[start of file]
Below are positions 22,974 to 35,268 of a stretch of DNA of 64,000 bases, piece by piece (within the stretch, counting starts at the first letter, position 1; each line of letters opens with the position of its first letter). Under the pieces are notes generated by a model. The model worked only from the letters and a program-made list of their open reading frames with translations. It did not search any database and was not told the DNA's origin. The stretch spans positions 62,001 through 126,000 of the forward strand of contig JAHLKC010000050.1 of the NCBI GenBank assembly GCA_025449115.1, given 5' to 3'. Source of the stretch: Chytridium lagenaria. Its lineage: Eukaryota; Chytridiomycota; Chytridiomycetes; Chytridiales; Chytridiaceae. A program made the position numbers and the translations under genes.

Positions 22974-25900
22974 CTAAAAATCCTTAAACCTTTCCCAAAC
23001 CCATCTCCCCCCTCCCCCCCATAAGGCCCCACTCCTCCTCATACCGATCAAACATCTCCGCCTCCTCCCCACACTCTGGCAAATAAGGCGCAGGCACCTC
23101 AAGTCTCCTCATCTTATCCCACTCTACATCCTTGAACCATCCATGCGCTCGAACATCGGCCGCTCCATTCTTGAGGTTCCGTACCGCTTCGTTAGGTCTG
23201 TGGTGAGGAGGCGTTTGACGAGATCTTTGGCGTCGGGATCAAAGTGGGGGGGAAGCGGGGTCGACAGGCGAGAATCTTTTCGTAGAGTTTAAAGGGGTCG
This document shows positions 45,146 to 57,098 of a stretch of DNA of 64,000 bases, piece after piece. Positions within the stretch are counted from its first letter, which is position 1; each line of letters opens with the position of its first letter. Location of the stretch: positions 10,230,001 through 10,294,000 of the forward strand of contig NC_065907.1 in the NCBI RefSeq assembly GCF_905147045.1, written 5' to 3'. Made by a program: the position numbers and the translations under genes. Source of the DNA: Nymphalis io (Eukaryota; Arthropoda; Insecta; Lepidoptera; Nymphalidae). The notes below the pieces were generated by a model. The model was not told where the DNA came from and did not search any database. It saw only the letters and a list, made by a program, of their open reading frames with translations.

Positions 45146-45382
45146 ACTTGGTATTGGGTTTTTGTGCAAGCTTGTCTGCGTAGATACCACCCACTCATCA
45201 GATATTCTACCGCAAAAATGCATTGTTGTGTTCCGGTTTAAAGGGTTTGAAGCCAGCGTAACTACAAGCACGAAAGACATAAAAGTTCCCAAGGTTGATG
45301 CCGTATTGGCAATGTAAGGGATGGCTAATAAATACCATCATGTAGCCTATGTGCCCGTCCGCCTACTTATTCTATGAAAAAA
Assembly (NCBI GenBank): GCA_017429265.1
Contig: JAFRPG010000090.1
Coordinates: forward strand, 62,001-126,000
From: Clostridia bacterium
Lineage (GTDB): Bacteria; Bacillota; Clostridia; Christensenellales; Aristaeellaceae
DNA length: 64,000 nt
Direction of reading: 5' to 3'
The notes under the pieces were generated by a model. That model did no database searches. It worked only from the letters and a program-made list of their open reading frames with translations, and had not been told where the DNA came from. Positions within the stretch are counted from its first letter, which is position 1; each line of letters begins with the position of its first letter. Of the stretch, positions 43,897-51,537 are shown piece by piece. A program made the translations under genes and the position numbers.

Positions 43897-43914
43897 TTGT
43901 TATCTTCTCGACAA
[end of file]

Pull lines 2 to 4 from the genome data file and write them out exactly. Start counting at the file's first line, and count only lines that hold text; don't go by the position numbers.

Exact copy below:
Positions 22974-25900
22974 CTAAAAATCCTTAAACCTTTCCCAAAC
23001 CCATCTCCCCCCTCCCCCCCATAAGGCCCCACTCCTCCTCATACCGATCAAACATCTCCGCCTCCTCCCCACACTCTGGCAAATAAGGCGCAGGCACCTC